They kept telling me there would come a day I wouldn’t want to get out of bed.
I thought I’d escaped that prospect. I thought in five months of grieving and focusing on life after terminal cancer, I had put some of this behind me.
I thought wrong.
I am constantly amazed how grief can catch me unaware. I was mired the chaos of the end of school year activities. I was even in the midst of writing a post of how all this felt like I was caught up in a horse race with the current intensity of activity and the prospect of everything coming to a screeching halt after the last day of school.
Now I feel like I’ve been knocked off my horse. Nothing particular caused it. There have been little things, like the approach of the burial after months of frozen ground and my first time picking up the phone to call my mother with news only to remember she wasn’t there, but overall I’ve been feeling like this spring has helped me moved past all of this.
I think it boils down to this perpetual struggle between wanting to be the grown up and wanting some to take care of you. It’s something we’ve battled with endlessly with The Girl. She wants to make her own decisions about studying and spending but doesn’t want to wash the dishes or her clothes.
Now that I’ve achieved what The Girl sees as the Holy Grail of freedom (but who feels free with three kids hanging off me?), all I want is a Mommy to take care of me… or at least make some of these endless decisions. I feel this intensely as I prepare for the visitors coming for Mom’s burial. Planning menus, allocating beds, organizing the reception; these are all things my mother would have done, and would have done well. However, I just feel like throwing myself down on the floor in a tantrum.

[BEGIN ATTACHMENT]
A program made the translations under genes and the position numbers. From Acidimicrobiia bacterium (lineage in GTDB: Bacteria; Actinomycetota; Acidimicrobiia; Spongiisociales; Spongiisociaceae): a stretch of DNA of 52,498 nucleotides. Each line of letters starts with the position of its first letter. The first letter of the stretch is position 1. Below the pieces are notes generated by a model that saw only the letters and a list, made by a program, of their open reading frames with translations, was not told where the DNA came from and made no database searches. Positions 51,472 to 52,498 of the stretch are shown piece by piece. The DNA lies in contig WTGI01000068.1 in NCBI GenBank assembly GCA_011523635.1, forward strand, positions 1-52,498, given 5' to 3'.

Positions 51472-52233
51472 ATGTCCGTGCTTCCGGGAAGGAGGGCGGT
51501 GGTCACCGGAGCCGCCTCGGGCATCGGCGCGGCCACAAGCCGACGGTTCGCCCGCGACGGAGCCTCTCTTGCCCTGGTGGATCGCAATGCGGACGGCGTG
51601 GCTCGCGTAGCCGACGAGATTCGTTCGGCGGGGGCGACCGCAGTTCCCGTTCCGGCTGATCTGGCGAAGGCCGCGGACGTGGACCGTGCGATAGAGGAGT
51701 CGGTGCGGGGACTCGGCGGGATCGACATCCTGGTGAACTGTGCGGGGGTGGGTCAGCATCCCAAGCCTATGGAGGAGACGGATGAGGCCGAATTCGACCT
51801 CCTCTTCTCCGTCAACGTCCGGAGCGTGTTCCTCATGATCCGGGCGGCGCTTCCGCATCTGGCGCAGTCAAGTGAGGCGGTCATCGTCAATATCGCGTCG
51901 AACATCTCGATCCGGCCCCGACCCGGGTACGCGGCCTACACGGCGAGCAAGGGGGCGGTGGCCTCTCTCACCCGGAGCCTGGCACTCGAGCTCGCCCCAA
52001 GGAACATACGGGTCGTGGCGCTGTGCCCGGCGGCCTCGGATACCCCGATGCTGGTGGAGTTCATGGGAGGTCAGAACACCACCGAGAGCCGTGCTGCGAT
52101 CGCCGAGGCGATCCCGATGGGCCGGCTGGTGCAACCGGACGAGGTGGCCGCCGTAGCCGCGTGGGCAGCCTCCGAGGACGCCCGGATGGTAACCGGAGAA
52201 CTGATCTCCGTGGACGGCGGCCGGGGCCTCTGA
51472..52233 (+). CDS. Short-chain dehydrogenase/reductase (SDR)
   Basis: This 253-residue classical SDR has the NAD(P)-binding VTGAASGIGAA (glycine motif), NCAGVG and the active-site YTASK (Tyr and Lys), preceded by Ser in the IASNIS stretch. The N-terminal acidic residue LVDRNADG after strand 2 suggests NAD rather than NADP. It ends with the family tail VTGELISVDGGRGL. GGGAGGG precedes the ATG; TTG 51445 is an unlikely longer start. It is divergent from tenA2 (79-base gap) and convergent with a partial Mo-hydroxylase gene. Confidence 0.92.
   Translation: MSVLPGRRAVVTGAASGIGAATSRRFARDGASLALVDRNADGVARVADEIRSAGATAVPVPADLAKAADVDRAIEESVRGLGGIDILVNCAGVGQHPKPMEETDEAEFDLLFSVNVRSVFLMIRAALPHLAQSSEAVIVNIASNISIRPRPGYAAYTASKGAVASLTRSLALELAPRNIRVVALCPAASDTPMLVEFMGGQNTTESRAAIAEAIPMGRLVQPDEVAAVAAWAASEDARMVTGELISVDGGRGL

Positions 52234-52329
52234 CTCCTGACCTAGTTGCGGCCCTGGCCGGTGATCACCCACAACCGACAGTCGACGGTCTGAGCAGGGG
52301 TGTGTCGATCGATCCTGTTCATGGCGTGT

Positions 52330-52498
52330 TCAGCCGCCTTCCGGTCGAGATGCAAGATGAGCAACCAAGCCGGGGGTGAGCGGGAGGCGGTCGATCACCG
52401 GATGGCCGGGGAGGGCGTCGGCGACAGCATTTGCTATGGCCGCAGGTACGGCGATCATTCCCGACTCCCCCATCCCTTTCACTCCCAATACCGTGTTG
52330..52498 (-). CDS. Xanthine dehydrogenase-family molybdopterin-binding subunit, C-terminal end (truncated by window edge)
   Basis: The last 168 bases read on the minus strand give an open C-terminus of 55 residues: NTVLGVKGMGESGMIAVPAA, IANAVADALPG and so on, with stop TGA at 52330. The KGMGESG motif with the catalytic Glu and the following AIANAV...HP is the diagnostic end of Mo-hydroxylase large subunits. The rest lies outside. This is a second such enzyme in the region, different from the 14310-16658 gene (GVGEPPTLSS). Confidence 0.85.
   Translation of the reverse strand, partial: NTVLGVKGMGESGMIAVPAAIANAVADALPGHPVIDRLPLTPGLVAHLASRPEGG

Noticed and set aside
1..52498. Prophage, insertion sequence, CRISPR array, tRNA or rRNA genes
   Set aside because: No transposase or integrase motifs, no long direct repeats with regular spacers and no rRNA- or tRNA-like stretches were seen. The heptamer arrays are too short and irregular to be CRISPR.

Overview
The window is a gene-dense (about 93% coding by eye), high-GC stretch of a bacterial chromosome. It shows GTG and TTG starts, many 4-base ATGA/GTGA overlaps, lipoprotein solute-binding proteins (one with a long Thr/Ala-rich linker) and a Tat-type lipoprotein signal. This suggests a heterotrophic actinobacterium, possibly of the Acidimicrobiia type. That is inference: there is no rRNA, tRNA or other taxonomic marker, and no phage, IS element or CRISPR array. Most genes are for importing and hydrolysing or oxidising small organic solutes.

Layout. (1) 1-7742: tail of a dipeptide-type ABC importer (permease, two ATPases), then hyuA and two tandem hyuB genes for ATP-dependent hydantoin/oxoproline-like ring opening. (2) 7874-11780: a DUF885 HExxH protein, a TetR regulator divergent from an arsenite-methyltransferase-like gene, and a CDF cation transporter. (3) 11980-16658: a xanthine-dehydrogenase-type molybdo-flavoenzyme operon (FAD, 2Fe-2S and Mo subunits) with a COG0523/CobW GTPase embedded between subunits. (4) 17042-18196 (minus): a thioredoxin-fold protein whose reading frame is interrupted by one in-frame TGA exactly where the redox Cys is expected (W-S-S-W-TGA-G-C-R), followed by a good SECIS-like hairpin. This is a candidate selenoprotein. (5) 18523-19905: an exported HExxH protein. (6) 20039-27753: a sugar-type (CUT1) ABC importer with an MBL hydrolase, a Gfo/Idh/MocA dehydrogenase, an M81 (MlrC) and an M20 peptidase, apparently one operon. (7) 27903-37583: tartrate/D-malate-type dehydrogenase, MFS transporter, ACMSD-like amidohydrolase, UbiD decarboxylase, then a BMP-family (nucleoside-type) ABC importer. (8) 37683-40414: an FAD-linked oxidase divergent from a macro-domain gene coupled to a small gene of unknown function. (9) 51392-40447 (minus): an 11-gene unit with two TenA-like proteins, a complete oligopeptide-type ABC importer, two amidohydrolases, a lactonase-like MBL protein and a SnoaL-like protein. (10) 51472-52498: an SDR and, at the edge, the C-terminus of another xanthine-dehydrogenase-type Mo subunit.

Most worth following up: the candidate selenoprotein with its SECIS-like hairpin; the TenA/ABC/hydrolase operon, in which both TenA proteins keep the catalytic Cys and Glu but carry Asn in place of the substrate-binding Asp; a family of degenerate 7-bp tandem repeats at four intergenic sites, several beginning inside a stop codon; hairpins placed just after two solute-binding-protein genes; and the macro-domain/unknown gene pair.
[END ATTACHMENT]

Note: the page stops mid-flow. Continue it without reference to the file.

I guess that’s the problem with growing up. Once we get this so-called freedom we so desperately want, we find it comes attached to a heavy load of responsibility, and the older we get the fewer people we have to carry the load.
I started to conclude this rather maudlin post with a wish that The Girl was able to see the freedom she does have is freedom for which many adults can only wish, but I’m not sure that’s the only lesson this household needs today.
The reality is I have people to take care of me and I don’t have to do it all alone. It just feels like it when I’m caught up in my grief. Even today a dear friend caught wind of my doldrums and offered to make some muffins or sweets to help with the service. I gratefully brushed her off… too caught up in my own self-pity to see that what she was offering was just what I needed.
I preached to a good friend this week about gratitude. She was having a tough time and, while it wouldn’t solve her current struggles, I reminded her of the positive side of her family feud.
I need to take my own advice. I am grateful for the family I have left and I am grateful for generous friends. I’m grateful for great kids, even if they don’t always behave perfectly, and a wonderful husband.
I miss my parents… but that’s okay. They were taken too young but I couldn’t have them forever. I need to let myself say goodbye and need to let in the people I have left.